We have seen, then, that among the Romans, as among other people, a very clear and definite type of moral excellence was created before men had formed any clear intellectual notions of the nature and sanctions of virtue. The characters of men are chiefly governed by their occupations, and the republic being organised altogether with a view to military success, it had attained all the virtues and vices of a military society. We have seen, too, that at all times, but most especially under the conditions of ancient warfare, military life is very unfavourable to the amiable, and very favourable to the heroic virtues. The Roman had learnt to value force very highly. Being continually engaged in inflicting pain, his natural or instinctive humanity was very low. His moral feelings were almost bounded by political limits, acting only, and with different degrees of intensity, towards his class, his country, and its allies. Indomitable pride was the most prominent element of his character. A victorious army which is humble or diffident, or tolerant of insult, or anxious to take the second place, is, indeed, almost a contradiction of terms. The spirit of patriotism, in its relation to foreigners, like that of political liberty in its relation to governors, is a spirit of constant and jealous self-assertion; and although both are very consonant with high morality and great self-devotion, we rarely find that the grace of genuine humility can flourish in a society that is intensely pervaded by their influence. The kind of excellence that found most favour in Roman eyes was simple, forcible, massive, but coarse-grained. Subtilty of motives, refinements of feelings, delicacies of susceptibility, were rarely appreciated.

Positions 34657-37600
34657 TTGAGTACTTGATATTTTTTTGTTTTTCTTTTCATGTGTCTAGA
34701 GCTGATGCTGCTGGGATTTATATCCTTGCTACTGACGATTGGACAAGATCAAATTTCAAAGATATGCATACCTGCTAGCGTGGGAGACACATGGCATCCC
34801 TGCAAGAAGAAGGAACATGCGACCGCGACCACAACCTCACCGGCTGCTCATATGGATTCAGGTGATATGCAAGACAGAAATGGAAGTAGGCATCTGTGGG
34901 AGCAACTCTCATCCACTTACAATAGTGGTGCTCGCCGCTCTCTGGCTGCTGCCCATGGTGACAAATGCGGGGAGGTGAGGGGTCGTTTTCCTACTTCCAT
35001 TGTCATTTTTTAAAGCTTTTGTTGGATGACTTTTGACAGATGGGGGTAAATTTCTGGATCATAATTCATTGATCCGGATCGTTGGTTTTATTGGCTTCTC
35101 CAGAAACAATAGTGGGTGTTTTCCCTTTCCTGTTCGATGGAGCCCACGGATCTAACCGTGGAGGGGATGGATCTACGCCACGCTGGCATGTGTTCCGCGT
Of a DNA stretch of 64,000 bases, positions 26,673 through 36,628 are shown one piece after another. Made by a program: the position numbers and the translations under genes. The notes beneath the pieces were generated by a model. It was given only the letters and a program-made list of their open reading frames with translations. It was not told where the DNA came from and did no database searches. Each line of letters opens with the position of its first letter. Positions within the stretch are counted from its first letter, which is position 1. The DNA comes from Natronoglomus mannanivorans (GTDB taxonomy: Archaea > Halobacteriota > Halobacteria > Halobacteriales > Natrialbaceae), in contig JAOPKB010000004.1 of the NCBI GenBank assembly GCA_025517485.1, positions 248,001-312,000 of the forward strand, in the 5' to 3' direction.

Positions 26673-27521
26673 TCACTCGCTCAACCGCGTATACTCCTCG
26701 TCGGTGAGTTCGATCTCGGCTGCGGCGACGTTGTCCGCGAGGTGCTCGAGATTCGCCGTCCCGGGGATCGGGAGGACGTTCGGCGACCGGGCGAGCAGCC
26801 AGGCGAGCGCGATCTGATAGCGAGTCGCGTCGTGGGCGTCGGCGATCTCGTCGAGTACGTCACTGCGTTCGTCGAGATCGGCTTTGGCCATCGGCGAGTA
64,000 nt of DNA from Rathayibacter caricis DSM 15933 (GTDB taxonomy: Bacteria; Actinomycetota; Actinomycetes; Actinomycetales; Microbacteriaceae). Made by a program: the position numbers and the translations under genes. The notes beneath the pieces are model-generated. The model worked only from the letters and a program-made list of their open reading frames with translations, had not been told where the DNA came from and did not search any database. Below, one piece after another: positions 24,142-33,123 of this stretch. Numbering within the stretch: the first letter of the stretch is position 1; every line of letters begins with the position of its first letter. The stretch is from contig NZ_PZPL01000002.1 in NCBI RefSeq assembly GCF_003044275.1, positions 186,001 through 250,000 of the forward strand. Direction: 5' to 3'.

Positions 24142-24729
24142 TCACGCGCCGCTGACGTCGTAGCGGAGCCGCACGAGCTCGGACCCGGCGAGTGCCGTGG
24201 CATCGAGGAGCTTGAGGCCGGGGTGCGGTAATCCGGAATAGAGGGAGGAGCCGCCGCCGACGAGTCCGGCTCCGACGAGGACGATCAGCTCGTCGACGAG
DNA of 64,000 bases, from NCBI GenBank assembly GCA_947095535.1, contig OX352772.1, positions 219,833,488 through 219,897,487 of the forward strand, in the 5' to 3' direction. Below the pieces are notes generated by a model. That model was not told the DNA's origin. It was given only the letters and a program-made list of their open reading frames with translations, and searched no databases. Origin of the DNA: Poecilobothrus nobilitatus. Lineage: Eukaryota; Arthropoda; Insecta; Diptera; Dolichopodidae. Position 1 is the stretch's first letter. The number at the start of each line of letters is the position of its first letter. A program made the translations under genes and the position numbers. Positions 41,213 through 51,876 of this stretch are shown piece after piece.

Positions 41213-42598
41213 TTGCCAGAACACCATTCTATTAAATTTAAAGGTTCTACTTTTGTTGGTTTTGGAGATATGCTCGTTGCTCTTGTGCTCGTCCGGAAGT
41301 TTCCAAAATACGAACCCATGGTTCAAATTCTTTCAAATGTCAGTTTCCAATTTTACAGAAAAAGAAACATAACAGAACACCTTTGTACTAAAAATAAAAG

This was the darker side of the picture. On the other hand, the national character, being formed by a profession in which mercenary considerations are less powerful, and splendid examples of self-devotion more frequent, than in any other, had early risen to a heroic level. Death being continually confronted, to meet it with courage was the chief test of virtue. The habits of men were unaffected, frugal, honourable, and laborious. A stern discipline pervading all ages and classes of society, the will was trained, to an almost unexampled degree, to repress the passions, to endure suffering and opposition, to tend steadily and fearlessly towards an unpopular end. A sense of duty was very widely diffused, and a deep attachment to the interests of the city became the parent of many virtues.